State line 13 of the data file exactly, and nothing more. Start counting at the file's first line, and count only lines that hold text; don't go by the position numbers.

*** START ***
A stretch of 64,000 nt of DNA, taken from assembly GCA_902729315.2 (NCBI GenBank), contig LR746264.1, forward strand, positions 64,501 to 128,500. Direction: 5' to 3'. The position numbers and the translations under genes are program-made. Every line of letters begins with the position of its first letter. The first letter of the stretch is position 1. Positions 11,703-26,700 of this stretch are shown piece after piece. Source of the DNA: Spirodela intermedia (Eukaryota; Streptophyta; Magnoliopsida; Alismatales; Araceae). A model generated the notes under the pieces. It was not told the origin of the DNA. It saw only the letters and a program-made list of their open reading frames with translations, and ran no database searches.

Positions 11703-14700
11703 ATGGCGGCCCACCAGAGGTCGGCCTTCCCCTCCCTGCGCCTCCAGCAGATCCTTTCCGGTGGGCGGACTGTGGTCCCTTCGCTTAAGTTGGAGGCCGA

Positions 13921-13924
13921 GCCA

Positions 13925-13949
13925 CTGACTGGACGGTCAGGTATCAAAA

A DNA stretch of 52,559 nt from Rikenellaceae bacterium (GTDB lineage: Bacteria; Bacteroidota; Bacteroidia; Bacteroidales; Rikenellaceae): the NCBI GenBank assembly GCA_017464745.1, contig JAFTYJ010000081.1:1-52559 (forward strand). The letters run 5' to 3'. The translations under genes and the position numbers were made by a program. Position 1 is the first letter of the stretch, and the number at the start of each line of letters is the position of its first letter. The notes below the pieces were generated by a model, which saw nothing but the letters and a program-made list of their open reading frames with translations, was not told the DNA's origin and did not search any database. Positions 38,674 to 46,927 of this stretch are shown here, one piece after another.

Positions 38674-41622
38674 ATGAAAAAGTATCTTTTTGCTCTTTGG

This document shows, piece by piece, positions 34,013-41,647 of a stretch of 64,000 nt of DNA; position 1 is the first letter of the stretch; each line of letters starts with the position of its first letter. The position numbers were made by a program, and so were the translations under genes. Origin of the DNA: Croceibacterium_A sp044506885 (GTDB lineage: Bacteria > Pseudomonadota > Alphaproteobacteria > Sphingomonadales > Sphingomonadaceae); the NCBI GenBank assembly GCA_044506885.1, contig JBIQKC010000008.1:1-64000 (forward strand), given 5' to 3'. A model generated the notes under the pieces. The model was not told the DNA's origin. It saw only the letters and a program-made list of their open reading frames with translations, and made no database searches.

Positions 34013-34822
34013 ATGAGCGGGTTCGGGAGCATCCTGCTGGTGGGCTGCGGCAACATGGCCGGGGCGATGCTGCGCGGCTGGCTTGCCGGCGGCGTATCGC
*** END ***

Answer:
34013 ATGAGCGGGTTCGGGAGCATCCTGCTGGTGGGCTGCGGCAACATGGCCGGGGCGATGCTGCGCGGCTGGCTTGCCGGCGGCGTATCGC